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Hepatitis C Treatment and Aging

How old would you be if you didn’t know how old you were? ~Satchel Paige

Hepatitis C Treatment and Aging

New hepatitis C treatments are breaking age barriers

A reader wrote, “I have had hepatitis C since 1972.  I am healthy, and I don’t have any symptoms. I suffered through interferon and nearly lost my job. Then I tried combination peginterferon and ribivarin. It was very hard on me and didn’t work. I don’t know if I should even consider the new all-oral hepatitis C treatments that are in the pipeline, the ones that are interferon/ribavirin-free. I am 68, active, swim every day. For those of us who have lived a long time with hepatitis C and are asymptomatic, is treatment even worthwhile?”

I am not in the advice-giving business, but I do have opinions. Here is what I think: First, medical treatment decisions always need to be discussed with your doctor. Although the new hepatitis C drugs are much safer and more effective than what we have offered patients in the past, treatment decisions are based on the condition of each individual patient. Assuming that this patient’s doctor is up-to-date on the new hepatitis C drugs that the FDA is expected to approve in the fall, I think age is less of a concern since these new regimens have far fewer side effects.

I understand this patient’s concern, especially having had previous experience with the earlier generations of high side effect/low response rate drugs. However, the new hepatitis C drugs couldn’t be more different. The side effects are much milder, the treatment duration is short (8 to 12 weeks), the regimen is as easy as taking pills (no more interferon), and the response rates are at an all-time high with over 90% efficacy rates.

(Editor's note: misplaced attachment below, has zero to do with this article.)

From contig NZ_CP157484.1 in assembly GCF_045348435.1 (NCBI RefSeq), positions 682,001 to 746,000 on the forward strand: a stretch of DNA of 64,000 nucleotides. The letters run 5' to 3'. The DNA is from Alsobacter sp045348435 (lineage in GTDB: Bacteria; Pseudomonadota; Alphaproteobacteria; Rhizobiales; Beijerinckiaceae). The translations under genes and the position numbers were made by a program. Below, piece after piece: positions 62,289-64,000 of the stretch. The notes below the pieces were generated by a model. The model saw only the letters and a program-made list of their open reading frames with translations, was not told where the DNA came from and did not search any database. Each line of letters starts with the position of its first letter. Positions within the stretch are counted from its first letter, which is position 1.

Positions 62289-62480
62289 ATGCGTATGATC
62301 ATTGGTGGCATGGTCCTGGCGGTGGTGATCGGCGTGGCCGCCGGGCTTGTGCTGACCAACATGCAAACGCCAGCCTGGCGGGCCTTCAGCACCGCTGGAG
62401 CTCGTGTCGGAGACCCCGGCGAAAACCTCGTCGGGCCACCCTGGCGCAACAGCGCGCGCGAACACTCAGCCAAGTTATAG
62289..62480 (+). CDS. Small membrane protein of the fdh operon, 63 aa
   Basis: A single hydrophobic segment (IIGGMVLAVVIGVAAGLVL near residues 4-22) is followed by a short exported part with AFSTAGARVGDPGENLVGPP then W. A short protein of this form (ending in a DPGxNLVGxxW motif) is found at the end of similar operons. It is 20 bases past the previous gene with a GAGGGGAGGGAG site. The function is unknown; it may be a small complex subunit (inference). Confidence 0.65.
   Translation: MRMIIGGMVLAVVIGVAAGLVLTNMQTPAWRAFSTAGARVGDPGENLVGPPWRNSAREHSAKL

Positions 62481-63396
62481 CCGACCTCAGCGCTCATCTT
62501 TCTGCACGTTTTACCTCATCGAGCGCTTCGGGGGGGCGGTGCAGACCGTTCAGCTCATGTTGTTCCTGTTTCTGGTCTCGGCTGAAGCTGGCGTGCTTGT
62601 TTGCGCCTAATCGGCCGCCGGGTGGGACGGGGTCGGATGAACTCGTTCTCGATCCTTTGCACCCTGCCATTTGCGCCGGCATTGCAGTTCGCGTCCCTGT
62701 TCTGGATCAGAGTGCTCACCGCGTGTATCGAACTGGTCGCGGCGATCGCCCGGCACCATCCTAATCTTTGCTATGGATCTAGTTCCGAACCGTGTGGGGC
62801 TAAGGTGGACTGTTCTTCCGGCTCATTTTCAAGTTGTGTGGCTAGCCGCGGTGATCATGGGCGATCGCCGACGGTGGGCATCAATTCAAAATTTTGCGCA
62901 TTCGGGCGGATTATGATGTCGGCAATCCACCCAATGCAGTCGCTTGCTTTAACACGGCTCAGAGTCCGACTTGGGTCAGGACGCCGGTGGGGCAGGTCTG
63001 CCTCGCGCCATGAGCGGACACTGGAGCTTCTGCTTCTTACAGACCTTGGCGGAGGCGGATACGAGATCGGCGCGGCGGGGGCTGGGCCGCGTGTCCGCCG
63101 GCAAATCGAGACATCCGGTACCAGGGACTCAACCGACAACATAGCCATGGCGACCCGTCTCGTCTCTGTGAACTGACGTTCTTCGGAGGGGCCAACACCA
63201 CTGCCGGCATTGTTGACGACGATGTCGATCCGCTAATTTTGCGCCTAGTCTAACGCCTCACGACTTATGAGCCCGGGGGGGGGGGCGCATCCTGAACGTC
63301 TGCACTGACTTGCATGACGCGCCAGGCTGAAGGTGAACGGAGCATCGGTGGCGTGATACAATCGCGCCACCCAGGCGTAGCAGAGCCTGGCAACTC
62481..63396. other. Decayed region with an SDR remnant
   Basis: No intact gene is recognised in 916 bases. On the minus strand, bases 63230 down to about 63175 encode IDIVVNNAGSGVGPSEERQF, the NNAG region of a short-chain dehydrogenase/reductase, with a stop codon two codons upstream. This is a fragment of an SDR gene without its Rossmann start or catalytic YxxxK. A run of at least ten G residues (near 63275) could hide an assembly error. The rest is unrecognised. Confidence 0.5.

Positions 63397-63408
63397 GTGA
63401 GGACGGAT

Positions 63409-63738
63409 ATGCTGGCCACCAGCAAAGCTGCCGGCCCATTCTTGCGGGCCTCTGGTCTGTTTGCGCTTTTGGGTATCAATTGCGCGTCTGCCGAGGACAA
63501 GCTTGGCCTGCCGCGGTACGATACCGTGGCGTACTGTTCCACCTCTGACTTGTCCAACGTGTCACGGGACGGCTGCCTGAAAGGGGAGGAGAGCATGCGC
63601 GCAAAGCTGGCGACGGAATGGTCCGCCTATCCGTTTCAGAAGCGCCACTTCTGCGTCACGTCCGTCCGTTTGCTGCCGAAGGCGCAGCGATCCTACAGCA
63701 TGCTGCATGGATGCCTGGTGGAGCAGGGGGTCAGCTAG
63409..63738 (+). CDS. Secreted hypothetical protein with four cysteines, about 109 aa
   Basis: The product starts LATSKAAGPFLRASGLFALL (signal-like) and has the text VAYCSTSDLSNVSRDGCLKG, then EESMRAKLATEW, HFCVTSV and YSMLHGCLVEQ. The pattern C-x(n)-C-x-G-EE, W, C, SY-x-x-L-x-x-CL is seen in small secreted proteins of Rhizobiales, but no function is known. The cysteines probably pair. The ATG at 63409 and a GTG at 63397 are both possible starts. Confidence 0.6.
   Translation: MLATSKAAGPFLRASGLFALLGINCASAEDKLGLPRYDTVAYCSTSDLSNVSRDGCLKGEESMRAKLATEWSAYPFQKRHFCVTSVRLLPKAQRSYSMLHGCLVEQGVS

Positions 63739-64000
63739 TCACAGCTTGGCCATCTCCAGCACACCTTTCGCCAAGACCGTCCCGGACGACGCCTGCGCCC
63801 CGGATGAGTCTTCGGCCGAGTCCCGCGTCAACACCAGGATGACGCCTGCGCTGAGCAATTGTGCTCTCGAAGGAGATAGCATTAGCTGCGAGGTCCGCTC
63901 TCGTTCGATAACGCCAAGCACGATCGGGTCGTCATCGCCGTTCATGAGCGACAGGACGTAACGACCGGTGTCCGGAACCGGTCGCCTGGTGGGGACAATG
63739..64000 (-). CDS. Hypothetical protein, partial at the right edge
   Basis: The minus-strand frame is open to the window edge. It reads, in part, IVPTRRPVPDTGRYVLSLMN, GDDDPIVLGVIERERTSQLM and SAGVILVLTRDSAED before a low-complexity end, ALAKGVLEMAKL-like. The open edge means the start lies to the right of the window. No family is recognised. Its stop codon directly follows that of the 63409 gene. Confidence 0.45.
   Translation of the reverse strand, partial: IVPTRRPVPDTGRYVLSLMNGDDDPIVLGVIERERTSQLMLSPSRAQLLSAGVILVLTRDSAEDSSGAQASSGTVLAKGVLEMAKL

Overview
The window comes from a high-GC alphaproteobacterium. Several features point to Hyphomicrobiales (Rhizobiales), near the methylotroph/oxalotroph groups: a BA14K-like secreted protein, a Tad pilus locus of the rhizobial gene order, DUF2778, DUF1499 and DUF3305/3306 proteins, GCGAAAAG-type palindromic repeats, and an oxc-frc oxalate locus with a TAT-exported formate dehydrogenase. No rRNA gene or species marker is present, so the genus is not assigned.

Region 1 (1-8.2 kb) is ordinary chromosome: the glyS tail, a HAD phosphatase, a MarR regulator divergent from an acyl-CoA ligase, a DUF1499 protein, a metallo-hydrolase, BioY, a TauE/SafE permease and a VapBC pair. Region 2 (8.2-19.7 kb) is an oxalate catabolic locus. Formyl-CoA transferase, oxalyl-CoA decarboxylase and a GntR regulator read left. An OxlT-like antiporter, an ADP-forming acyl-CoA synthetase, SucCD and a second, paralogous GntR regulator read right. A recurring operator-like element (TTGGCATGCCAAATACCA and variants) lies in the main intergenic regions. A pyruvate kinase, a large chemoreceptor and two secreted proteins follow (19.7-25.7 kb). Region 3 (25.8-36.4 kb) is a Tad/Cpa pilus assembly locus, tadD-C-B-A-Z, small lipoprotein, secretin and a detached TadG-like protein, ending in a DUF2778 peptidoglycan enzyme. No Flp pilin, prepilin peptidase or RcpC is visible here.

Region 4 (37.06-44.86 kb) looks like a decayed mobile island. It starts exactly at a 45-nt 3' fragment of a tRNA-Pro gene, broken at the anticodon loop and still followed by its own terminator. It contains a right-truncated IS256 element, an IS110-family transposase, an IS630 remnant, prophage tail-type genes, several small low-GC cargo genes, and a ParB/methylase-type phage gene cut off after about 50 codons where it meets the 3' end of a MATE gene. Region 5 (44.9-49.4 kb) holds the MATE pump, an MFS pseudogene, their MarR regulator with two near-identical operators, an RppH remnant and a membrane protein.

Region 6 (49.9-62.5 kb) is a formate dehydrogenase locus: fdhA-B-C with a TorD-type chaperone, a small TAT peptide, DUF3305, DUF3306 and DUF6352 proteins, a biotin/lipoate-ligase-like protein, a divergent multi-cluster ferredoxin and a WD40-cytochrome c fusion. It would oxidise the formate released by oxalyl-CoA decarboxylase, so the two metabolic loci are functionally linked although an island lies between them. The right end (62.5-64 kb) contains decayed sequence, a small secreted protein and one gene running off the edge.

Is hepatitis C treatment worth it at age 68? Yes! Imagine being 68 with hepatitis C; then imagine being 68 without hepatitis C. Personally, life without hepatitis C is a better prospect, especially when I look at life from the viewpoint of being 68.

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  • Gregory May 29, 2014, 6:01 AM

    I am a patient not medical worker; but I don’t think that anybody is really asymptomatic after four decades of Hep C. More likely this patient has symptoms that are just not being recognized.

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